Why Are We Supposed To Trust These Guys With Health Care, Again? (UPDATED)

Republican Congressman–and former House Minority Whip–Roy Blunt says this about health care reform:

Well, you could certainly argue that government should have never have gotten in the health care business, and that might have been the best argument of all, to figure out how people could have had more access to a competitive marketplace.

Government did get into the health care business in a big way in 1965 with Medicare, and later with Medicaid, and government already distorts the marketplace.

That’s brilliant Republican policy for you: not only should we not reform health care, but we should eliminate government-provided forms of health care like Medicare and Medicaid.

Because eliminating Medicare and Medicaid is really going to fix the health care crisis, isn’t it?

UPDATE: And where can you get some of the best medical care in America?

At the government-funded Veterans Health Administration:

Yet here’s a curious fact that few conservatives or liberals know. Who do you think receives higher-quality health care. Medicare patients who are free to pick their own doctors and specialists? Or aging veterans stuck in those presumably filthy VA hospitals with their antiquated equipment, uncaring administrators, and incompetent staff? An answer came in 2003, when the prestigious New England Journal of Medicine published a study that compared veterans health facilities on 11 measures of quality with fee-for-service Medicare. On all 11 measures, the quality of care in veterans facilities proved to be “significantly better.”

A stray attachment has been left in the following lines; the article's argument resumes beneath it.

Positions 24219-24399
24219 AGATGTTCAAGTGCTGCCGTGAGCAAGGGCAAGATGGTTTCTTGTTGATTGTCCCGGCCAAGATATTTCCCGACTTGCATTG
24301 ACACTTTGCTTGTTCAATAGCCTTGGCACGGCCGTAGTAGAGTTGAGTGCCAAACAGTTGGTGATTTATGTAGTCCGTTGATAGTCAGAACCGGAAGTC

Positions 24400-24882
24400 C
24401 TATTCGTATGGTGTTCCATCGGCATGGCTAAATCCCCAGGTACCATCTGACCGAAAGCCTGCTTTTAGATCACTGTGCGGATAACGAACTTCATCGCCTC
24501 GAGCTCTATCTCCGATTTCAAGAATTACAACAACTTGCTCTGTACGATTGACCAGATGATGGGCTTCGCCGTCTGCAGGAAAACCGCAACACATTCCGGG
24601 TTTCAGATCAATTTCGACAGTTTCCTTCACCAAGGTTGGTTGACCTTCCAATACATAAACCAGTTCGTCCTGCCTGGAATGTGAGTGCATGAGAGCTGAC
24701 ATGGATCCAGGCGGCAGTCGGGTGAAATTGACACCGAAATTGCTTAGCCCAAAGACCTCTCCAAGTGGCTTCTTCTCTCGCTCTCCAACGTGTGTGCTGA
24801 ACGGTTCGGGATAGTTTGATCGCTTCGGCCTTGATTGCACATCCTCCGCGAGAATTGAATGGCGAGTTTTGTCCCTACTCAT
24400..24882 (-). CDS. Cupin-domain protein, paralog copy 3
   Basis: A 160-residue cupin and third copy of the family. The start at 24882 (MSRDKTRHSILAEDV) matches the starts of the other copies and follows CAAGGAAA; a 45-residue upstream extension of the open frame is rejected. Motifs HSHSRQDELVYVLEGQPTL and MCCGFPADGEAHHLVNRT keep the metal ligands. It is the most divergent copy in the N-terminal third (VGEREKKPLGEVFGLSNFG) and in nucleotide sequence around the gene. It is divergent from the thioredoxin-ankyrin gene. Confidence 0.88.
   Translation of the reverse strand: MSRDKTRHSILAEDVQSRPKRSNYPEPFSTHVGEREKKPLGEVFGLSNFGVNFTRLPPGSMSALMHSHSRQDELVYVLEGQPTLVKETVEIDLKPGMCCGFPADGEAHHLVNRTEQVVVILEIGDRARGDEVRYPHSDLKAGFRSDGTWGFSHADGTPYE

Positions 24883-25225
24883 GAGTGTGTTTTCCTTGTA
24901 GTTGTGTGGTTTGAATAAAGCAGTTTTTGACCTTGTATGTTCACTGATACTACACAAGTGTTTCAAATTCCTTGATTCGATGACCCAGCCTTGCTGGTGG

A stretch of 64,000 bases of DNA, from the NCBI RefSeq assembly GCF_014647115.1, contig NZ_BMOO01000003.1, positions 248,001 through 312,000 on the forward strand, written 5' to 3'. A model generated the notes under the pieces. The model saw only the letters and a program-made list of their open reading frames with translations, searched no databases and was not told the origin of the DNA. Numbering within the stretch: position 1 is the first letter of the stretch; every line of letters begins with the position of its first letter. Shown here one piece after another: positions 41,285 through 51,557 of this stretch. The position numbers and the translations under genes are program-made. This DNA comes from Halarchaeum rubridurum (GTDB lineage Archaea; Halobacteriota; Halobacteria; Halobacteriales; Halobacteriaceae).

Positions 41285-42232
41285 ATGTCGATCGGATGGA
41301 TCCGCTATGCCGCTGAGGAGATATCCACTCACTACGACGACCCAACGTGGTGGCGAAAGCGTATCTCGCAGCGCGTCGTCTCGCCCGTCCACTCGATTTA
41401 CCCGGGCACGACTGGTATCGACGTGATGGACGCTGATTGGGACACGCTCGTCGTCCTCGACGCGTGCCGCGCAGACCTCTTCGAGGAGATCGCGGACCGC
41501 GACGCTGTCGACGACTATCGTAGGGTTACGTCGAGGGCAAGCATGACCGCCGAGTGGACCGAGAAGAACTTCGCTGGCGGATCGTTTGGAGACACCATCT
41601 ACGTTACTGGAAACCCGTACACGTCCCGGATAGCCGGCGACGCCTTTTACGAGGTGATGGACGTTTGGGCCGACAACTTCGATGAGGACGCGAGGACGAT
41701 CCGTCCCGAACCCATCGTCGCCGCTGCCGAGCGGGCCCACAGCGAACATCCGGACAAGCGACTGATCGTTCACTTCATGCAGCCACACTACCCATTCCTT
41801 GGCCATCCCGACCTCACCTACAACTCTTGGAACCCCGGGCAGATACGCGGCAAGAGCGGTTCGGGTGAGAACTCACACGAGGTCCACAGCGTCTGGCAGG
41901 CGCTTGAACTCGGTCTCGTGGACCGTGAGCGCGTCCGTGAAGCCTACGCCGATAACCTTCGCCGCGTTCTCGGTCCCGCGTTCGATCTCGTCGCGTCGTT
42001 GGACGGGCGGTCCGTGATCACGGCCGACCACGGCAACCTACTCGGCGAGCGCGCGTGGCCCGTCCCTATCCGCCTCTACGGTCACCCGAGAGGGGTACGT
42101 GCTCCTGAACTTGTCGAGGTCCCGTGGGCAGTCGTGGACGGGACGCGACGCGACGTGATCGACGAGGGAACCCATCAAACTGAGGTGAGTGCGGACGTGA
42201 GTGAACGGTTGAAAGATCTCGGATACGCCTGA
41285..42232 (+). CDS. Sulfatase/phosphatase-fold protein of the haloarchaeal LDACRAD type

Here’s another curious fact. The Annals of Internal Medicine recently published a study that compared veterans health facilities with commercial managed-care systems in their treatment of diabetes patients. In seven out of seven measures of quality, the VA provided better care.

[…]

But when it comes to health care, it’s a government bureaucracy that’s setting the standard for maintaining best practices while reducing costs, and it’s the private sector that’s lagging in quality. That unexpected reality needs examining if we’re to have any hope of understanding what’s wrong with America’s health-care system and how to fix it. It turns out that precisely because the VHA is a big, government-run system that has nearly a lifetime relationship with its patients, it has incentives for investing in quality and keeping its patients well–incentives that are lacking in for-profit medicine.

[Emphasis added]

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